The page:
There’s a lot to be said for how movies can change dramatically when the color is taken away. Most famously Frank Darabont unleashed a black and white version of “The Mist” which many fans insist amped up the film’s inherent terror, and folks have also testified that “Dawn of the Dead” is much scarier in black and white like its big brother “Night of the Living Dead.” To date there are four editions of “Mad Max: Fury Road” in what is a now ever expanding series of movies and merchandise for the George Miller apocalyptic franchise. Not that I’m complaining minde you, but the studios know where the money is, and people still love “Fury Road.”
I’ll admit I wish I’d known more about filmmaker Nico Raineau sooner, as he’s managed to deliver some really interesting short films lately. “Mother’s Day” is a complete departure from the bone crunching action drama of “Brix and the Bitch” and it’s a fine drama comedy that I wanted more from. And you know you’re watching a great short film when you could have sat through two hours of the characters barely noticing the time pass. Lauren Schacher (who co-writes with Raineau) plays Mara, a young clubber who awakens in the house of the man she spent the night with one morning.
Based on the ultra-violent underground comic book of the same name, “The Mask” is a perfect vehicle for Jim Carrey at the peak of his career. In 1994, star Jim Carrey was capable of being in anything he wanted, and “The Mask” propelled him in to the image of an actor who could transform in to a living cartoon. “The Mask” is not at all faithful to the source material, aiming more toward the PG crowd, while dropping enough adult overtones to appeal to a broader audience. Much in the way Looney Tunes and MGM cartoon shorts once did. Carrey plays Stanley Ipkiss, a normal banker who lives alone with his dog Milo and disappears in to his love for classic cartoons on his spare time. After a bad night at a local night club, he finds a mysterious mask floating in the ocean and takes it home.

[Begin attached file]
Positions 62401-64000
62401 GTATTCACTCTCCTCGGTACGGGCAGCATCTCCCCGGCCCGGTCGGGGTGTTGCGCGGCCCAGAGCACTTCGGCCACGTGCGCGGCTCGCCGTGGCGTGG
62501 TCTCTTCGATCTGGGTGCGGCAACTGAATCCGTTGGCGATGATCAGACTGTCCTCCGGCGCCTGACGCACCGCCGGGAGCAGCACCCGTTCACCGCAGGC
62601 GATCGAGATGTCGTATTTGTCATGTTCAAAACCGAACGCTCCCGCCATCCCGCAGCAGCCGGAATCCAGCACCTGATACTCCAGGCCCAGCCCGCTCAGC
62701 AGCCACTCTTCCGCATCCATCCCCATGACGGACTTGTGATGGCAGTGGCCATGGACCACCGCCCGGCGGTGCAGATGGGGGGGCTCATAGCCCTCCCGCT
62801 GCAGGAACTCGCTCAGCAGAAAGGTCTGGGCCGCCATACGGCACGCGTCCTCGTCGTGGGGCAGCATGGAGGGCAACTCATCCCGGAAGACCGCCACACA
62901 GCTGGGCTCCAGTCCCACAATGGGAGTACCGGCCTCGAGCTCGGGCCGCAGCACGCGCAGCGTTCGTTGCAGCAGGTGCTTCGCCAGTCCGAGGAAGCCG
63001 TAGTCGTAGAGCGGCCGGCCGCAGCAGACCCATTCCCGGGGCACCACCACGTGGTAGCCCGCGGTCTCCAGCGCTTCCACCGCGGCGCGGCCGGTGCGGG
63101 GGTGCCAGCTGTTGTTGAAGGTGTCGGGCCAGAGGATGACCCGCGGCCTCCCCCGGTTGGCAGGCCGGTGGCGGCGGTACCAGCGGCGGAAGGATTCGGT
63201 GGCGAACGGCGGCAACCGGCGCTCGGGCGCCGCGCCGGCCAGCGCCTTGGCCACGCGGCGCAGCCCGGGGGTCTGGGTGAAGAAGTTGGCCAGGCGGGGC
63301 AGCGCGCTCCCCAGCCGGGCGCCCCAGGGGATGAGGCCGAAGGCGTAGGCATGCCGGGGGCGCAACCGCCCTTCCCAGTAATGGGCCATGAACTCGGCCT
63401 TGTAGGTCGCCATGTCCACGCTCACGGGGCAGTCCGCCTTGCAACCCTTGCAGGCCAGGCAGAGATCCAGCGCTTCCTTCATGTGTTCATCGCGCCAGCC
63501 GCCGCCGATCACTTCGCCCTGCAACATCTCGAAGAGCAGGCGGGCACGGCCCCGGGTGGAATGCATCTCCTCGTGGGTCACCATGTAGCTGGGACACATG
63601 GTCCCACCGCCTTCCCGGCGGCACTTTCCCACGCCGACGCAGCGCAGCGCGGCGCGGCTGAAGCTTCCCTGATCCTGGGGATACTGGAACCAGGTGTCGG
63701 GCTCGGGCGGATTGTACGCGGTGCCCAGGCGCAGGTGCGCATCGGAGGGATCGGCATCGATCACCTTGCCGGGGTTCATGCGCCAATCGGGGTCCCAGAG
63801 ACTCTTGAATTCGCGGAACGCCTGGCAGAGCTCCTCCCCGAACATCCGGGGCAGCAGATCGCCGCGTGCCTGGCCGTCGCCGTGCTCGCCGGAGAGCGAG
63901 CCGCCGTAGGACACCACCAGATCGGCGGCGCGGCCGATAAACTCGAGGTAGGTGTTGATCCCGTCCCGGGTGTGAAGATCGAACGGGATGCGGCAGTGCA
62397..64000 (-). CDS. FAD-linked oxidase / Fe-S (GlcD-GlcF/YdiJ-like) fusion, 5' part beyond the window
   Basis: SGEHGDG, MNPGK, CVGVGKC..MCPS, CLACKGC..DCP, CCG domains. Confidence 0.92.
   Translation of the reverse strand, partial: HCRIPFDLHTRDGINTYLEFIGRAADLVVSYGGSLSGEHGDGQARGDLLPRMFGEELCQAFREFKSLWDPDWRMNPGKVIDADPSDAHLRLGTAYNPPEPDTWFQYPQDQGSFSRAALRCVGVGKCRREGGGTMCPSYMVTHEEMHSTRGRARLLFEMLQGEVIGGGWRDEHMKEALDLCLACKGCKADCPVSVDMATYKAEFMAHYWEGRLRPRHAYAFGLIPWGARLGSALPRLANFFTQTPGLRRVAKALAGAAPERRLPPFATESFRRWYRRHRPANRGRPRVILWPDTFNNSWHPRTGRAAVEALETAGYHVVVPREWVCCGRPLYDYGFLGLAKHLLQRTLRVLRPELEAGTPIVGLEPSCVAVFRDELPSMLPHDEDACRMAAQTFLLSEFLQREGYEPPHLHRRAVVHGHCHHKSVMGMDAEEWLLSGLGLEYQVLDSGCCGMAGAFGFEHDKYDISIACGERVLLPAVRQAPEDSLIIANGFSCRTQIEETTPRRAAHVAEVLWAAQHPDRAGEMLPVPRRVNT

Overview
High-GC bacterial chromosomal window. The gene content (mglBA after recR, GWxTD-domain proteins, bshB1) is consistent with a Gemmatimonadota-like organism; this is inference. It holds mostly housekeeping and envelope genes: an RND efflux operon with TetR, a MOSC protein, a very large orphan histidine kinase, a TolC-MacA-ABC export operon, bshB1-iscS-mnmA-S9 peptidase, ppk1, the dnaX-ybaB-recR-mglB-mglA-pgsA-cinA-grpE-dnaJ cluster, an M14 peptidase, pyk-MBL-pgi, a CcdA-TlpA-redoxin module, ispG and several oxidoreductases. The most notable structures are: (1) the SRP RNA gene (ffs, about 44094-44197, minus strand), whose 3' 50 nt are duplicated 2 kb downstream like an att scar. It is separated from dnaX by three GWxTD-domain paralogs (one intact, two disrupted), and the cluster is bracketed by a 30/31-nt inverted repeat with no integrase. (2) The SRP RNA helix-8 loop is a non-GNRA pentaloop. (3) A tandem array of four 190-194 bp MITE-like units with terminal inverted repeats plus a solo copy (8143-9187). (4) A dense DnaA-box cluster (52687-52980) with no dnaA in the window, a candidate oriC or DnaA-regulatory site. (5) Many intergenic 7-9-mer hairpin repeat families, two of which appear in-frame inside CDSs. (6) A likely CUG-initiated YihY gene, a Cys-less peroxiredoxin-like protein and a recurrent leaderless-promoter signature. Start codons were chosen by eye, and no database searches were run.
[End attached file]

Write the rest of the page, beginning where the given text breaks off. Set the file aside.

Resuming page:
In the eighties if it was popular it had to have a tie in to something that involved merchandise. It didn’t matter what it was, whether it was Rubiks Cubes, Mad Balls, or even the Garbage Pail Kids, companies were always thinking about new ways to squeeze as much money out of their products as possible. In the eighties, My Pet Monster was a very popular kids toy that was simple in premise. It was a cute horned monster with plastic cuffs that kept its claws secure. The monster was gross enough for kids that loved monsters, but cute enough to warrant being a bed time toy. So naturally Hi Tops gave us an animated series for “My Pet Monster” and a much derided straight to video movie that reeks of a cash grab.
Richard Benjamin’s movie is one without an audience. It’s too adult for kids, and too childish for the adult crowds. It tries very hard to pass itself off as a latter day “Splash” with aliens in place of mermaids, but the problem is Dan Akroyd was never really Tom Hanks, and the writers push the child element on the film so much, “My Stepmother is an Alien” ceases to become an out of this world romance comedy. It’s instead more about accepting your parents have to move on, with the central character being a very young Alyson Hanigan rather than, oh, the adults. Kim Basinger plays an alien named Celeste, from a seemingly big planet of hot aliens who comes to Earth to study an unnatural occurrence on her planet.